Portland workers will get hazard pay during the Hurricane Lee state of emergency.
Under Portland’s minimum wage ordinance, nonremote workers will get 1.5 times the city’s prevailing minimum wage during states of emergency, according to Jessica Grondin, a spokesperson for the city.
That means a worker earning Portland’s hourly minimum wage of $14 will now earn $21. For tipped workers, their hourly wage will increase to $10.50.
Any workers whose jobs are conducted remotely aren’t eligible for the hazard pay, Grondin said Friday.
On Thursday, Gov. Janet Mills issued a proclamation declaring a state of emergency to mobilize additional resources to prepare the state for the arrival of Hurricane Lee this weekend. That order will remain in place until “the danger has passed or the emergency conditions no longer exist.”
Mills also asked President Joe Biden to issue a state of emergency for Maine to allow the state to access additional federal resources for its response to Hurricane Lee. On Friday, Biden issued that presidential emergency disaster declaration.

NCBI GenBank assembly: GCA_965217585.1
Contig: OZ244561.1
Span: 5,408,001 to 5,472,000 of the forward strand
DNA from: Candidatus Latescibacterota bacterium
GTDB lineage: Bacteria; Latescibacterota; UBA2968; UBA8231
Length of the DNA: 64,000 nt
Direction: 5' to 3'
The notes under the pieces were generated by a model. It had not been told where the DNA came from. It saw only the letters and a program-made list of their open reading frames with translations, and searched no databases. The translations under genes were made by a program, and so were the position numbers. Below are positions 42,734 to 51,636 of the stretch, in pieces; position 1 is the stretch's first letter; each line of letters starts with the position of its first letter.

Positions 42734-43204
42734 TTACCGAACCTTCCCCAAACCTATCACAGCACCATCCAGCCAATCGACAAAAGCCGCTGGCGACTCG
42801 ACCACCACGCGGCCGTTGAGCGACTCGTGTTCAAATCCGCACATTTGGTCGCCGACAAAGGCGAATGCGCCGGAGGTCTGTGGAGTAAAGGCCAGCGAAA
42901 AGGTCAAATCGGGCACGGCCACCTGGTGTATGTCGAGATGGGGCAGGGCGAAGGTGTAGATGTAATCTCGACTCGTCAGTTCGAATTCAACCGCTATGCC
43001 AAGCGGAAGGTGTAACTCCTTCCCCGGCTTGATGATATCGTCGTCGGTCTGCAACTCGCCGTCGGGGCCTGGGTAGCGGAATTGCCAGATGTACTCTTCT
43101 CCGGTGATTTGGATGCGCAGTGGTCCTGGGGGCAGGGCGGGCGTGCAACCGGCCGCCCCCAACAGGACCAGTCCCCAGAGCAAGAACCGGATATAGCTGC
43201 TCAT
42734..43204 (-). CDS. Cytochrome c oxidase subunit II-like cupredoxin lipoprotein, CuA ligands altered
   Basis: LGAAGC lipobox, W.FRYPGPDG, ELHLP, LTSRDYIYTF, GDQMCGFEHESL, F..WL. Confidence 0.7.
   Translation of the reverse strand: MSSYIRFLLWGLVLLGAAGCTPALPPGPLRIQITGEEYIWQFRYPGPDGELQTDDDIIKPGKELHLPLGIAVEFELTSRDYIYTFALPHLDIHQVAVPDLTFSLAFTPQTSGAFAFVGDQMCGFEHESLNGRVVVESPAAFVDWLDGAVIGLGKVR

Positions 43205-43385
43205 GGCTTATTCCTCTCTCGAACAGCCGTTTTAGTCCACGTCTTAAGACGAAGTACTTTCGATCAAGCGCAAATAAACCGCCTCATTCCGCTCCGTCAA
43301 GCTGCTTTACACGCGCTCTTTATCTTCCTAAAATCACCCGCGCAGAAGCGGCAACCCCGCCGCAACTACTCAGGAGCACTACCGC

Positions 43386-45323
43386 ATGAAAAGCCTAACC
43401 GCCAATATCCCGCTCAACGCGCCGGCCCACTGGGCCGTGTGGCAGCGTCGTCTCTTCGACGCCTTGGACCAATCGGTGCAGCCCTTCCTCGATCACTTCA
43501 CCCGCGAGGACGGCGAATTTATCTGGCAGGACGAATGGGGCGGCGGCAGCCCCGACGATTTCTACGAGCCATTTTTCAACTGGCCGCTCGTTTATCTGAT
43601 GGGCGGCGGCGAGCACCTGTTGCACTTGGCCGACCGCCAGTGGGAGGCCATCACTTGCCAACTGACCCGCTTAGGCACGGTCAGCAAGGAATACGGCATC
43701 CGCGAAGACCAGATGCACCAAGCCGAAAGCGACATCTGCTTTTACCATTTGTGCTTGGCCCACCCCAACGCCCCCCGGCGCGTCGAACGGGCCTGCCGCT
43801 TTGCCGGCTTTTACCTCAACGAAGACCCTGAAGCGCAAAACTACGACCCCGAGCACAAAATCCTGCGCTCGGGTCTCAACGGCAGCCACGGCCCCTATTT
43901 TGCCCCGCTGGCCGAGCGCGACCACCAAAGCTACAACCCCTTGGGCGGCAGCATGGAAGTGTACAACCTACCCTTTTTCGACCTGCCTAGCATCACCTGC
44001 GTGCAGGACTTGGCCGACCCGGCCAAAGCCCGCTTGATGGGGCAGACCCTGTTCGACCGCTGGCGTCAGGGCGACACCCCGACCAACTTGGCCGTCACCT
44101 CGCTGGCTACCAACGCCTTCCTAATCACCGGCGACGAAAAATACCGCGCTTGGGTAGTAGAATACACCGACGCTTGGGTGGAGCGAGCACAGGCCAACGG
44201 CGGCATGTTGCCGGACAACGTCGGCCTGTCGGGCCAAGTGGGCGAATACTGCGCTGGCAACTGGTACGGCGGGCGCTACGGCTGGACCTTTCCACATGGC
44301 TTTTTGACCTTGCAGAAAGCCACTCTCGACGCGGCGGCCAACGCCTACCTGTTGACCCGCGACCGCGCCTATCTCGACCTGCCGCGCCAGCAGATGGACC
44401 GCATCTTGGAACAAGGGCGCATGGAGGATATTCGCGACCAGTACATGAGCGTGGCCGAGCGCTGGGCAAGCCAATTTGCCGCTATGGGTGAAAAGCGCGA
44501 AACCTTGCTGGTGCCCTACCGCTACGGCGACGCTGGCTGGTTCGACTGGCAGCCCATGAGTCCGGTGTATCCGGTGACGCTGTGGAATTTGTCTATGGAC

The governor has cautioned Mainers that Hurricane Lee’s high winds, big surf and heavy rain may create dangerous conditions that pose “an imminent threat” to life and property.
Additionally, the heavy summer rain has increased soil saturation, flooding and nutrient runoff that has worsened tree health, and combined with the high winds, creates the conditions for widespread power outages.
Hurricane Lee is currently tracking farther to the east and likely to pass Down East Maine and travel up the Bay of Fundy into Canada. That will likely lessen the impact from the storm on southern and central Maine and concentrate its worst effects over parts of the midcoast and Down East Maine, according to meteorologists with CBS affiliate WGME.
The impacts from Lee will be felt between 7 a.m. and 7 p.m. Saturday, with the worst of the storm happening from the afternoon into the night. Lee will produce strong waves and winds in excess of 50 mph.
Portland voters approved the hazard pay ordinance for minimum wage workers in a referendum during the November 2020 election, which saw a large slate of progressive ballot questions. Business groups launched legal challenges to the ordinance, but the Maine Supreme Judicial Court declined to overturn a lower court decision that allowed the hazard pay to stand. It took effect in 2022.